Primary Care

Quantitative ultrasound and risk factor enquiry as predictors of postmenopausal osteoporosis: comparative study in primary care

BMJ 2003; 326 doi: https://doi.org/10.1136/bmj.326.7401.1250 (Published 05 June 2003) Cite this as: BMJ 2003;326:1250
  1. Jean Hodson, general practitioner (jeanhodson{at}aol.com)1,
  2. Jean Marsh, statistician2
  1. 1 Bridge House Medical Centre, Scholars Lane, Stratford upon Avon, Warwickshire CV37 6HE
  2. 2 Centre for Primary Health Care Studies, University of Warwick, Coventry CV4 7AL
  1. Correspondence to: J Hodson
  • Accepted 10 April 2003

Introduction

The current recommendation for primary care physicians to identify women at high risk of osteoporosis relies on the assessment of clinical risk factors as a selection method for referral for dual energy x ray absorptiometry (DXA).1 DXA remains the “gold standard” diagnostic investigation for osteoporosis, but the restrictions of cost and availability necessitate an effective selection process. Little evidence exists about the value of enquiring about risk factors in primary care as a selection method, but it has been reported to be a poor predictor of low bone mass.2 Quantitative ultrasound scanning can be used to predict risk of osteoporotic fracture.3 Preliminary findings indicate that ultrasound scanning is as good as clinical risk factors for prediction of osteoporosis, but its role in primary care has yet to be clarified.4 We compared these selection methods in postmenopausal women in a primary care setting.

Participants, methods, and results

We assessed 200 consecutive women aged 60–69 years attending a primary care clinic between April 2000 and July 2002. Seven general practices in South Warwickshire referred women because of perceived risk (48%) or interest (52%). An experienced practice nurse completed a risk factor questionnaire, calculated body mass index, and did a heel ultrasound scan (Sahara densitometer). One general practitioner interviewed the women to clarify details and referred the women for DXA scanning of the hip and lumbar spine at a local hospital.

We deemed risk factor status to be positive if at least one criterion for referral for DXA according to the 1999 Royal College of Physicians' guidelines was present.5 We expressed quantitative ultrasound measurement as a T score and chose the level defining the lowest quarter of readings to assess sensitivity and specificity, as no agreed cut-off point for referral for DXA exists.

We obtained complete data for 190 women, of whom 31 (16.3%) had osteoporosis on DXA scan. We classified 113 (59.5%) women as risk factor positive—body mass index < 19 kg/m2 (5), height loss > 2 inches (5 cm) or kyphosis (5), maternal hip fracture (20), early menopause or hysterectomy < 45 years (40), secondary amenorrhoea > 1 year (5), prednisolone 7.5 mg > 6 months (10), fracture after age 50 (43), x ray osteopenia (28), medical condition associated with increased risk of osteoporosis (13). Forty nine (25.8%) women had an ultrasound reading below T = - 1.7.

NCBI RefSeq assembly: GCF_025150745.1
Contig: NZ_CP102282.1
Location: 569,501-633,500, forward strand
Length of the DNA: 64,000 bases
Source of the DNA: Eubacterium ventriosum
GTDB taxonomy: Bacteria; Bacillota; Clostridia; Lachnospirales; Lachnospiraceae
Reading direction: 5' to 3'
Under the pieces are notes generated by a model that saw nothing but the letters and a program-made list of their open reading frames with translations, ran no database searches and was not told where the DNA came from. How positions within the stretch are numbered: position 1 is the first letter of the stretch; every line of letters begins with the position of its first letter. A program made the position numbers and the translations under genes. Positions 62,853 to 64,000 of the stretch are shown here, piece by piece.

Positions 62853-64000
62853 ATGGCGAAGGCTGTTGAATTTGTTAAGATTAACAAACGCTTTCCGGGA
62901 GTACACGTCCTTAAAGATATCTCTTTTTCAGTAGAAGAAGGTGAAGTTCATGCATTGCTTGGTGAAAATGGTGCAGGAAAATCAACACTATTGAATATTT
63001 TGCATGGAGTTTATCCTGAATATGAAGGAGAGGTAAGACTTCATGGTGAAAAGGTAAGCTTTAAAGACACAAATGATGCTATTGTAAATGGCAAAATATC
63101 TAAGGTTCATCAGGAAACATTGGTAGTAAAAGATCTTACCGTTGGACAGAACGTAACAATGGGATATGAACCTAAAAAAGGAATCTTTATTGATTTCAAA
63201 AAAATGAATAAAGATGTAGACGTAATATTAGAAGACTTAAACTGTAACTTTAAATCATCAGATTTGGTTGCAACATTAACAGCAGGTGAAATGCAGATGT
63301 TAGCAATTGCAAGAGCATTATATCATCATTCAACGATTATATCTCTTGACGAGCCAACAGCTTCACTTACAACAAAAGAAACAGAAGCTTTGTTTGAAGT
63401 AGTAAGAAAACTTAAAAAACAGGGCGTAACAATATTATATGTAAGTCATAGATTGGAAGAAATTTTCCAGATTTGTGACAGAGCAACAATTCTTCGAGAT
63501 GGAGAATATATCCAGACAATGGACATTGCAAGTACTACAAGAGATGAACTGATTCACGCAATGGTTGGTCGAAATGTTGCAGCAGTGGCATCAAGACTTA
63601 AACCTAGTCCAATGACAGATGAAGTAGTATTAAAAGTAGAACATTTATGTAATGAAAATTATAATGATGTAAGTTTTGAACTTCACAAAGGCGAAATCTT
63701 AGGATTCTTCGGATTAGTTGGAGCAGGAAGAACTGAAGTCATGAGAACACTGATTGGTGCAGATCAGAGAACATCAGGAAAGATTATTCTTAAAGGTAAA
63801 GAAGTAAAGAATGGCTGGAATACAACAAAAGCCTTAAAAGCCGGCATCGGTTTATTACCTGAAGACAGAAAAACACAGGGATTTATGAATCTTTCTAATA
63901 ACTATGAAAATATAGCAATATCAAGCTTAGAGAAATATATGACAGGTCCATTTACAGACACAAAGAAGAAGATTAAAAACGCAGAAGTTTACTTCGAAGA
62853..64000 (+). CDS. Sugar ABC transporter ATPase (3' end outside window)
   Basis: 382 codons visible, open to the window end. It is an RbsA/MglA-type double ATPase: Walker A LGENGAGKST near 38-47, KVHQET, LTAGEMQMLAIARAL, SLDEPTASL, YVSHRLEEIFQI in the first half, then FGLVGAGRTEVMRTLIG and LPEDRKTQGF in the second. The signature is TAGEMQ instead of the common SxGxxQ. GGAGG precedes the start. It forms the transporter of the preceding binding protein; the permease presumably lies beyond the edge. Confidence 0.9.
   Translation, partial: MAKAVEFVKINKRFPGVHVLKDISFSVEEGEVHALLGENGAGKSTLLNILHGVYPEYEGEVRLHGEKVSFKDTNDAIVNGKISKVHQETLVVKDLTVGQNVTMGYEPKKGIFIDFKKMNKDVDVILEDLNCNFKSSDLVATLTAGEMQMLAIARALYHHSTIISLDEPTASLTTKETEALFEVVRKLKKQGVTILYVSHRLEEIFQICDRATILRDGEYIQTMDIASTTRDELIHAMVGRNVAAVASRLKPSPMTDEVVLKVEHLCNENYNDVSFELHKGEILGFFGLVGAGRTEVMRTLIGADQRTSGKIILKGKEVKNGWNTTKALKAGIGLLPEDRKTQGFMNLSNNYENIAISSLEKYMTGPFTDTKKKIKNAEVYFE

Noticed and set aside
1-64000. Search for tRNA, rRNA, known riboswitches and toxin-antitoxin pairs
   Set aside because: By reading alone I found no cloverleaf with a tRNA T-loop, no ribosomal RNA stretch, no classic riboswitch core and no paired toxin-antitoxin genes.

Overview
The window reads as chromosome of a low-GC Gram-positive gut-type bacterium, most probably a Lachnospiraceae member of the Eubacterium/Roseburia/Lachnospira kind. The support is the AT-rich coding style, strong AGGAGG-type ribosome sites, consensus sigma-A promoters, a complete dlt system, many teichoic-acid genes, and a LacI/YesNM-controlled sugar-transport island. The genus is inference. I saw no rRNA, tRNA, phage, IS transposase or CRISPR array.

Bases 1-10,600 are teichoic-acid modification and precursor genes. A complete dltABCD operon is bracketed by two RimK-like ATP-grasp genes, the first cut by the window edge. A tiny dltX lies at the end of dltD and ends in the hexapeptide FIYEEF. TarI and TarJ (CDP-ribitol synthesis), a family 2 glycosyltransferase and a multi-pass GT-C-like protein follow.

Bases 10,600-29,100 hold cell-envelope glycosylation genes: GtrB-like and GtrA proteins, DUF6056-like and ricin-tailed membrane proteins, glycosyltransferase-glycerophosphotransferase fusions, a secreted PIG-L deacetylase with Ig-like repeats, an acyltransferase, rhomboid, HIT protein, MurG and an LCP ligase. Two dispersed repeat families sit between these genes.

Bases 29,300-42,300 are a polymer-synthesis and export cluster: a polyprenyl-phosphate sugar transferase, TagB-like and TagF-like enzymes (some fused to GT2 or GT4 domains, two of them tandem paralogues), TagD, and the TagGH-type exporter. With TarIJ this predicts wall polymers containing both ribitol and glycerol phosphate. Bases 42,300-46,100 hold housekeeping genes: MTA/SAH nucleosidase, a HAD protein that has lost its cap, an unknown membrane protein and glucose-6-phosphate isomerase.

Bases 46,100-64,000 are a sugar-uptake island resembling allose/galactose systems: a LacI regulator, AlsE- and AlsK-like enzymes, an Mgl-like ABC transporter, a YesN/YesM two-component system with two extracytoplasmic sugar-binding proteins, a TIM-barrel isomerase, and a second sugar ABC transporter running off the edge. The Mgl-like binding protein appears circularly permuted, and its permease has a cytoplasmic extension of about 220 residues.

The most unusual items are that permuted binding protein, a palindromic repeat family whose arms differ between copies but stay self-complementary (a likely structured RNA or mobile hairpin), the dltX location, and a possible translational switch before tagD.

Risk factor enquiry was a poor predictor. Only 19% of women with risk factors had osteoporosis, and this method failed to identify one third of the osteoporotic women (table). However, ultrasound scanning with a cut-off point of T = - 1.7 almost doubled specificity compared with risk factors (McNemar's test P=0.006, 95% confidence interval 31% to 49%) for roughly the same sensitivity. Adding an ultrasound scan to risk factors improved sensitivity by 22% (P=0.015, 8% to 37%) and reduced specificity by 4% (P=0.015, - 8% to - 1%). This enabled identification of 90% of the women with osteoporosis and increased prediction for women without the condition.

Comparison of assessment of risk factors and quantitative ultrasound scanning as predictors for osteoporosis on dual energy x ray absorptiometry scan

View this table:

Comment

The combination of quantitative ultrasound scanning and enquiry about risk factors detected more cases of osteoporosis and had slightly better predictive values than risk factors alone. Ultrasound alone had much better specificity than risk factors alone. However, good clinical practice requires an overall assessment of risk for osteoporosis rather than ultrasound scanning as a stand alone procedure. Ultrasound scanning is a simple, quick, non-ionising, portable, and inexpensive investigation. It provides general practitioners with an opportunity to improve on the current method of identification of risk of osteoporosis and selection for DXA and is an ideal test for practice nurses to perform in a nurse led osteoporosis clinic. Further evaluation of quantitative ultrasound scanning and assessment of its cost effectiveness are warranted.

We thank practice nurses Sue Mills and Debbie Gray at Bridge House for performing clinic assessments and Anthony Mander, gynaecologist at the University of Manchester, for his helpful comments on the paper.

Footnotes

  • Contributors JH planned and conducted the study and collected data. JM did the statistical analysis. Both authors interpreted the data, prepared the manuscript, and are guarantors for the paper.

  • Funding Partly supported by a research grant from the Centre for Primary Health Care Studies at the University of Warwick.

  • Competing interests None declared.

  • Ethical approval Warwickshire research ethics committee approved the study.

References

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